Rio's transformation needs new phase
A plan to train all 55,000 military and civil police officers by 2015, in time for the Olympics, is a step in the right direction, writes guest blogger Julia Michaels.
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A great deal has been accomplished since Rio began its turnaround in 2007. After five disastrous decades, it’s as if we’ve managed to clear away piles of rubble in the last four years, and set up a generally acceptable and peaceable modus vivendi.
But the time has come to dig deeper, to bring in the bulldozers, and pour solid foundations for institutions that can withstand the vagaries of Brazilian politics. Success on this front would lead Rio to make an important contribution to the development of Brazil’s democracy, which dates only to 1985.
What has been accomplished
Crimes targeted by the new public safety policy continue to drop. The number of police pacification units continues to grow, with the current eighteen expected to jump to 28 by October, when ten units will set up in the Alemão and Penha favela complexes.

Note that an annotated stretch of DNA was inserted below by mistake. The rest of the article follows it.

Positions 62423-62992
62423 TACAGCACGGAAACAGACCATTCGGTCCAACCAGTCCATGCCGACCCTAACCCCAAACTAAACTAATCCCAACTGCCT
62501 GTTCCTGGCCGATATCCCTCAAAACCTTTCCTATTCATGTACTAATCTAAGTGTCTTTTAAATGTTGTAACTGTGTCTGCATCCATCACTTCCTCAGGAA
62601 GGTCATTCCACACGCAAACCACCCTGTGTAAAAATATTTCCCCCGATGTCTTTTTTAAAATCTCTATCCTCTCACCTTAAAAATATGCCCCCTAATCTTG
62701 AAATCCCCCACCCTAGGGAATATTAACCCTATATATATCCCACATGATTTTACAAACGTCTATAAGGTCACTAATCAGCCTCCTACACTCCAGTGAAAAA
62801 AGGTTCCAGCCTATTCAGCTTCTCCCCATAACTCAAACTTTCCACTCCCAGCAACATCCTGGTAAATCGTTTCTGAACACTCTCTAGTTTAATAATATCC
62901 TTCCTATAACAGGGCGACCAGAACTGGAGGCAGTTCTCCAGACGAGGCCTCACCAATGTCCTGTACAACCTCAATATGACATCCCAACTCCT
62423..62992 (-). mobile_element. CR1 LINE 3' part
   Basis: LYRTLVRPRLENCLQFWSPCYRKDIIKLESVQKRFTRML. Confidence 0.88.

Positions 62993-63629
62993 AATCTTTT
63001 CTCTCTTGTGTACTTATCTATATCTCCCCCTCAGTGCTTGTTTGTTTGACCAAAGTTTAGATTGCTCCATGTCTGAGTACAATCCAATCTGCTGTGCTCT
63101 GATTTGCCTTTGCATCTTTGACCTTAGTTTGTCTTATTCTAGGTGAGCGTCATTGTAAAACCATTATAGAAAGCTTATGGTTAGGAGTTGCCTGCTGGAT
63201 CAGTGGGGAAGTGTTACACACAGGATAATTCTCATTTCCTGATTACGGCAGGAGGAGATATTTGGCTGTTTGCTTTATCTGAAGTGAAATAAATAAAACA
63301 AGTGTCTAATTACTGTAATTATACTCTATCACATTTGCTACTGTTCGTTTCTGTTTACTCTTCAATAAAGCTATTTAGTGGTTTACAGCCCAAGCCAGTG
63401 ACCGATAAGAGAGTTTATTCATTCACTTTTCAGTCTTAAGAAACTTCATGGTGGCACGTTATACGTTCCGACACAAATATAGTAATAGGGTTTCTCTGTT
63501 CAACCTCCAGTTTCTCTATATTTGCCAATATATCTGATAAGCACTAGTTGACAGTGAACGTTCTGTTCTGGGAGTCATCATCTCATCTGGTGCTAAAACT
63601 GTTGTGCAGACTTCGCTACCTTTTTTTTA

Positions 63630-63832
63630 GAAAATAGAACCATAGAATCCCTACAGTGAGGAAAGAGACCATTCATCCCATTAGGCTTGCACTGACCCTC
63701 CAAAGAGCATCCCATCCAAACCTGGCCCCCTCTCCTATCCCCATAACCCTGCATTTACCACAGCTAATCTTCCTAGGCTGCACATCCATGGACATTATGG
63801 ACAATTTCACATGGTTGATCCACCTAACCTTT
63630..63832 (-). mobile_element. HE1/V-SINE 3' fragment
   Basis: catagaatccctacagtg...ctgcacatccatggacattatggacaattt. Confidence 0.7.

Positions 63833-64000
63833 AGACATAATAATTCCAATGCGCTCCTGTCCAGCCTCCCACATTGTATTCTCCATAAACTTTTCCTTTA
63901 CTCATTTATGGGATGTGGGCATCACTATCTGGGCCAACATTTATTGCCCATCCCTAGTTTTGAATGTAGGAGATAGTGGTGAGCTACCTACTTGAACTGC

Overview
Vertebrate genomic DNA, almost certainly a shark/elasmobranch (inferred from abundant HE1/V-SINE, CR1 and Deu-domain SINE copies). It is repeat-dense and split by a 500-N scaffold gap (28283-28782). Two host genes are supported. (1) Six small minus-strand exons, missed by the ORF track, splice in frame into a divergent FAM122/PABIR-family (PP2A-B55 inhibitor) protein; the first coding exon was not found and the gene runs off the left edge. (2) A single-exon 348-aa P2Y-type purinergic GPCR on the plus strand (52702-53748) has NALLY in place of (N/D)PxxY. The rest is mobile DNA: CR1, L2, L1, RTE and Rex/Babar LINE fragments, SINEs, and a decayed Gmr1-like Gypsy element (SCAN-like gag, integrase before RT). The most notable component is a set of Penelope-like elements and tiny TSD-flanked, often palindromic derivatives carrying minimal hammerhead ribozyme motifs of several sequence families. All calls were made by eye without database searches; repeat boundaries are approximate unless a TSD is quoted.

And, according to state Social Assistance and Human Rights Secretary Rodrigo Neves, Rocinha favela – together with Vidigal, a glaring reminder to the city’s South Zone that most of Rio’s 600-plus favelas still lie outside the state’s full domain – will soon be occupied and pacified.
The cable car system in the Alemão complex has begun operating, with apparent success at offering alternative transportation to the area’s 500,000 residents. Already, discount tours are being offered.
The challenges ahead
But State Public Safety Secretary José Mariano Beltrame recognized challenges in May, when he complained that social programs in pacified favelas were moving too slowly.
With the help of the UN Habitat program, the social UPP has now accelerated its pace to a new favela a week and is set to operate in all pacified communities by October. Millions of the city budget are going into trash collection, housing, police wages, lighting, drainage, mobility, sewage, and water piping, public areas, sports and leisure equipment, and water storage.
And O Globo newspaper brought excellent news yesterday on one of Rio’s most unsightly blemishes: police training and corruption. Plans are to change the classroom focus from war to peace, and open the door to outside instructors. Currently, for example, the BOPE elite squad site looks and sounds like an introduction to some kind of gang-cum-heavy metal band, light-years from the values of community policing. By 2015, all 55,000 military and civil police officers are supposed to have retrained.